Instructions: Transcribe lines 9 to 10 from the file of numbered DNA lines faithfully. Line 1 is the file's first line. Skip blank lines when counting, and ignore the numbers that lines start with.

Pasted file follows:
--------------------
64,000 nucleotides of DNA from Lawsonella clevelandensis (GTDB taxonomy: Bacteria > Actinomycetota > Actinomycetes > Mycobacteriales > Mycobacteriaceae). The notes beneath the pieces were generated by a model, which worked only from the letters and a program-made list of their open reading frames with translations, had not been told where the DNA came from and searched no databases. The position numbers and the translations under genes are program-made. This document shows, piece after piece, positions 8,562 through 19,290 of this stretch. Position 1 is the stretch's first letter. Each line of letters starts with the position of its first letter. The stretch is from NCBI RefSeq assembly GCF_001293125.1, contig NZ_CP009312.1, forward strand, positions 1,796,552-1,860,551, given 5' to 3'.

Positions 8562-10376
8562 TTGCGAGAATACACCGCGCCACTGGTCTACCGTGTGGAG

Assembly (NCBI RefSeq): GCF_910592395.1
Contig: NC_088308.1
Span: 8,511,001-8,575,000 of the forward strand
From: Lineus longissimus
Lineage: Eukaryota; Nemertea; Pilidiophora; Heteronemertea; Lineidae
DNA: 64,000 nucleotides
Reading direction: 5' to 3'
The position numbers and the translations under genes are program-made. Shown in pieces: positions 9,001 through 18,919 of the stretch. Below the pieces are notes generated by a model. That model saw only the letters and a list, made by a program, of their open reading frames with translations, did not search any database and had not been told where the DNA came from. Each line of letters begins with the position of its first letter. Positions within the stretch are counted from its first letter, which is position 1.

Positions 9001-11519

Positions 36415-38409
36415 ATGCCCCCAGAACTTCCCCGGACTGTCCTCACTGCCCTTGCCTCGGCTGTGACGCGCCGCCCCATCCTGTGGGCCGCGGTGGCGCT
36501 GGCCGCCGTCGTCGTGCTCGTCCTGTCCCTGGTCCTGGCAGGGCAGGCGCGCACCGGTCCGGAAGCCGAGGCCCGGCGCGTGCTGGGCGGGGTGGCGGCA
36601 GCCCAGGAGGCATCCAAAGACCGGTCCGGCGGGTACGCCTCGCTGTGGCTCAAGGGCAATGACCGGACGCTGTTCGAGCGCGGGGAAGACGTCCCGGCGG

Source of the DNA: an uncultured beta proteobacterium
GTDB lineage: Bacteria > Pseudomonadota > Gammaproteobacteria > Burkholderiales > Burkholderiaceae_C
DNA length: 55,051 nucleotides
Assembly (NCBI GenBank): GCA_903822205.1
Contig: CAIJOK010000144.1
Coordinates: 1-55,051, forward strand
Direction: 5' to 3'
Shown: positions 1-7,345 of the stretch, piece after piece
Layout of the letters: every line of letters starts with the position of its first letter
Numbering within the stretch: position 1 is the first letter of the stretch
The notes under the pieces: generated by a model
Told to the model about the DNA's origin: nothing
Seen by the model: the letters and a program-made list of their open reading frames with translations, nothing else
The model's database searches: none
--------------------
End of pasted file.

DNA: 64,000 nucleotides
Reading direction: 5' to 3'